The only time it makes sense to have a privilege be earned is when a child needs skills to be able to use that privilege safely. For example, a child who is repeatedly running away should not be given the privilege of going on walks alone. More autonomy and less supervision should be a result of responsible behavior. As children achieve their treatment goals, and as they show increasing ability to let adults know when something goes wrong or is bothering them, they can be supervised at increased distances. If a program wants a formal system for this kind of earning, it is best handled through a long term phase system linked to treatment goals. Advancement through the phases should be a team and child decision reached after discussion, and not based on point totals. Children should not go down in these phases.

It is certainly a good idea to suspend a given activity in response to a child’s behavior. For example, a child just hit a staff, then wants to go to the mall. The staff should reply: “Of course we are not taking you to the mall today. I do not trust that you will be responsive and not have a meltdown like just happened. However, work on your restorative tasks, let’s figure out together what just happened, and I’m sure we will go to the mall together in the future.” How long this suspension lasts should not be based on a pre-set time period. It should be determined by the child completing his restorative tasks and his attitude.

People worry that without many things to be earned the child will have no incentive to get through the day. Why should he finish his dinner, do his chores, go to bed if there are no points to be earned by doing so? Well, he should finish his dinner because it tastes good and he is hungry, or, it should be fine that he does not finish his dinner. He should do his chores and go to bed because he is asked to and is part of the community, because he gets help and encouragement from those around him and because he will not be able to do the next fun thing until he does so.

Look over your own system. What is currently earned? Do those things need to be earned? What do you think would happen if we gave the children every joy we possibly could for free just because they are alive?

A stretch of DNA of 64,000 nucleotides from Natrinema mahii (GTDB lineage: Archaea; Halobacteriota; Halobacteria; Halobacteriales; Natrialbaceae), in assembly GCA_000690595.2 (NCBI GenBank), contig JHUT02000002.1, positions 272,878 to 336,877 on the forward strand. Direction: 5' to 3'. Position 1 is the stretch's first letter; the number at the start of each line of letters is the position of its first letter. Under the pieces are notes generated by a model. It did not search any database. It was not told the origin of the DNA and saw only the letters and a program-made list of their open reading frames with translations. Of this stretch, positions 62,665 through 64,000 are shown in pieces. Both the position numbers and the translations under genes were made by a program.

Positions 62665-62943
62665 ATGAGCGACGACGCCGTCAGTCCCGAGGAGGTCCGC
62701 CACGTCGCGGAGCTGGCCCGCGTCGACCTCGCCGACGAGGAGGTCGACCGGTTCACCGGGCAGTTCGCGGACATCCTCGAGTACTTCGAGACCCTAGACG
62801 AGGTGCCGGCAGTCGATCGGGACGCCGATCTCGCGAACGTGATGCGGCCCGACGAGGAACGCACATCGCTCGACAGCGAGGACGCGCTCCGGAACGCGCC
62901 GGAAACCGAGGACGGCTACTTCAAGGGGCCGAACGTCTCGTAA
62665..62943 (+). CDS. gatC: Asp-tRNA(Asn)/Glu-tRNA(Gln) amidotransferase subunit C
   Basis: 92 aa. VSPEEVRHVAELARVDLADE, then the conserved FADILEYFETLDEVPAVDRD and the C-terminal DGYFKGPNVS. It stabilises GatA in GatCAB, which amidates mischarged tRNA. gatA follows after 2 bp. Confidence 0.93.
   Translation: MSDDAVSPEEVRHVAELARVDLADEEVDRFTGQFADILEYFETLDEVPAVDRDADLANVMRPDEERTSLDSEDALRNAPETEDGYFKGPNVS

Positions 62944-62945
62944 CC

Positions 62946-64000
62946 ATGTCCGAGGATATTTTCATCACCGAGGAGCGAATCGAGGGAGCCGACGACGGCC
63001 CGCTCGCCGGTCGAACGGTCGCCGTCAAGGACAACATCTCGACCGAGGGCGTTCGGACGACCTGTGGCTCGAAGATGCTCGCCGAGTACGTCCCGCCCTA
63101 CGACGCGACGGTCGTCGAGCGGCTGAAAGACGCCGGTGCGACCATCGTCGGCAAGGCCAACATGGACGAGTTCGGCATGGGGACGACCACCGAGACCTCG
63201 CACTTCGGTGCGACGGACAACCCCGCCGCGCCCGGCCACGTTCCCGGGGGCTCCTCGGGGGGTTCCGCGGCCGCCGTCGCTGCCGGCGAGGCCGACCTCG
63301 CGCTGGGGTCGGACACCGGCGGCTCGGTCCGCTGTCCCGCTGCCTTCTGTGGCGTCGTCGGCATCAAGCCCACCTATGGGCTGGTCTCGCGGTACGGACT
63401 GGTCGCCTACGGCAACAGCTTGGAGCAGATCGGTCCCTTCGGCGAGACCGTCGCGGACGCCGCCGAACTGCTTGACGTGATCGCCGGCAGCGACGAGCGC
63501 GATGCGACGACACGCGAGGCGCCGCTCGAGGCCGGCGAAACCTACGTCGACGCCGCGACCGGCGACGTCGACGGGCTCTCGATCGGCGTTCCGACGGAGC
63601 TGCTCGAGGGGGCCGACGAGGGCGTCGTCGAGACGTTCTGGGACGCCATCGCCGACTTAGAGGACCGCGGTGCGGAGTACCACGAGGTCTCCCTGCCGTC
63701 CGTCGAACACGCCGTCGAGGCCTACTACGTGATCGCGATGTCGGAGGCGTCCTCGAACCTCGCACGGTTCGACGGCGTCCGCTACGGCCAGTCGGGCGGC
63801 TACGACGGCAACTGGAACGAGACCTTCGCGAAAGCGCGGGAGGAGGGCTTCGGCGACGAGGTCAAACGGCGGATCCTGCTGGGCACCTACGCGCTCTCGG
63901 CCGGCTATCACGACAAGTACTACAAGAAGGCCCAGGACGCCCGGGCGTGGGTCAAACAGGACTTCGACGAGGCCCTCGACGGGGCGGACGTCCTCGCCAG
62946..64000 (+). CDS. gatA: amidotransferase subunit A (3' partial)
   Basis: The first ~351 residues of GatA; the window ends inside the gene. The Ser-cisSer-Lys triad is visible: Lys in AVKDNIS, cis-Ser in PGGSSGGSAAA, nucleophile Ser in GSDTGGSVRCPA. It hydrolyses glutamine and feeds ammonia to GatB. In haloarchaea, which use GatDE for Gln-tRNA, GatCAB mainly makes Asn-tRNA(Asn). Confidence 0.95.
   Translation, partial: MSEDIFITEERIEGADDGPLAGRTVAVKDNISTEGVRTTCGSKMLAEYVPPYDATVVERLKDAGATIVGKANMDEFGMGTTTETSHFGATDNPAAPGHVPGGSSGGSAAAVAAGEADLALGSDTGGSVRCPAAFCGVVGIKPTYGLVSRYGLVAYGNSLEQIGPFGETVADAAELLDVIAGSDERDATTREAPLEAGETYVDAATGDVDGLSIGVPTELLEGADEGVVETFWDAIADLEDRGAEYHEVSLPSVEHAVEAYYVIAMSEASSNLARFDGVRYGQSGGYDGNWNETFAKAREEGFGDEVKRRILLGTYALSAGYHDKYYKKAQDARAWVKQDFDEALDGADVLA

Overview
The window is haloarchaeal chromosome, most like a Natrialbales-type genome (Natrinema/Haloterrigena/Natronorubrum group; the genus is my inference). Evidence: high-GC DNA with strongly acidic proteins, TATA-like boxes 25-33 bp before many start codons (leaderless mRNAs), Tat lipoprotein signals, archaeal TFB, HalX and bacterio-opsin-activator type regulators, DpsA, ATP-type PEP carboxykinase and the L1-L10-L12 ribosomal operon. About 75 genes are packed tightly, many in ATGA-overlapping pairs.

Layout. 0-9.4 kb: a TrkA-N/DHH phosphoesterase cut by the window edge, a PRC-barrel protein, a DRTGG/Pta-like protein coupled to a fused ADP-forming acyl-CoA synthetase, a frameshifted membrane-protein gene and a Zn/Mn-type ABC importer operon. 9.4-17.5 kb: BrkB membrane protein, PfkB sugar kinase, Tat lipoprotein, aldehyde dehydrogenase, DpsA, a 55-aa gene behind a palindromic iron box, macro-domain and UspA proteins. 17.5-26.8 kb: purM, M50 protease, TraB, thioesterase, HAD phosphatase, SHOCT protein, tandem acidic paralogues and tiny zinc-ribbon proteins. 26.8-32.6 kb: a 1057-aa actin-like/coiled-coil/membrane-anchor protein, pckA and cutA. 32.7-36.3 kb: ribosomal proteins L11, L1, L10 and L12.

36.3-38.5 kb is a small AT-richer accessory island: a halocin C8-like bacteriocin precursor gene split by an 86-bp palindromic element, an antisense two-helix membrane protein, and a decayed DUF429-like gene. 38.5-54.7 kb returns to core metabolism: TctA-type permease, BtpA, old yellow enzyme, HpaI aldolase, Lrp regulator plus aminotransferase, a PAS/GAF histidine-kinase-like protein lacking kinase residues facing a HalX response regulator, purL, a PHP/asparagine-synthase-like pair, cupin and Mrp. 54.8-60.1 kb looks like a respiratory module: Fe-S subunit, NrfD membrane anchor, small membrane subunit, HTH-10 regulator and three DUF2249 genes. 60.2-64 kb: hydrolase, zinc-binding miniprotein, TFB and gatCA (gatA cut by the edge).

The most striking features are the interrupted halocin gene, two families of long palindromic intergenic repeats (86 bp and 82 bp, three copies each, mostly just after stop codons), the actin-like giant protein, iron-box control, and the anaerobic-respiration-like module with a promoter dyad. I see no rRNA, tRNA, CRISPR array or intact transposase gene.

Click comment to let me know your reactions to these thoughts.

Sunday, October 24, 2010

The Characteristics of a Good Trauma Informed Residential Therapist

The most essential characteristic of a therapist that will succeed in a trauma informed congregate care treatment program is that he or she likes the children and their families. This probably cannot be taught. These children can be difficult, demanding, and try anyone’s patience. If the therapist does not find them delightful, cannot see their goodness, does not look forward to being with them, she will have nothing to help her get through the bad parts. The children generally feel hopeless. They do not see their own worth and cannot imagine a positive future for themselves. If the therapist cannot do that, who will? And at times the therapist holds the hope for the whole team. One role of the therapist is to see a picture of how this particular child would be if he were at his best, even while remaining aware of the child’s current reality. The therapist who genuinely cares about and appreciates the children and their families can do this.

A therapist in a congregate care setting must be flexible. The day never turns out as one expects. Things rarely go as planned. It is time for an important family meeting and the child is at the park. An individual session is scheduled but another child is threatening suicide. The therapist is going to do her paperwork and the licensing inspector drops in for an unscheduled visit. Roles shift between people. The child needs to talk with her now. A person who needs a predictable day would not be happy in this setting.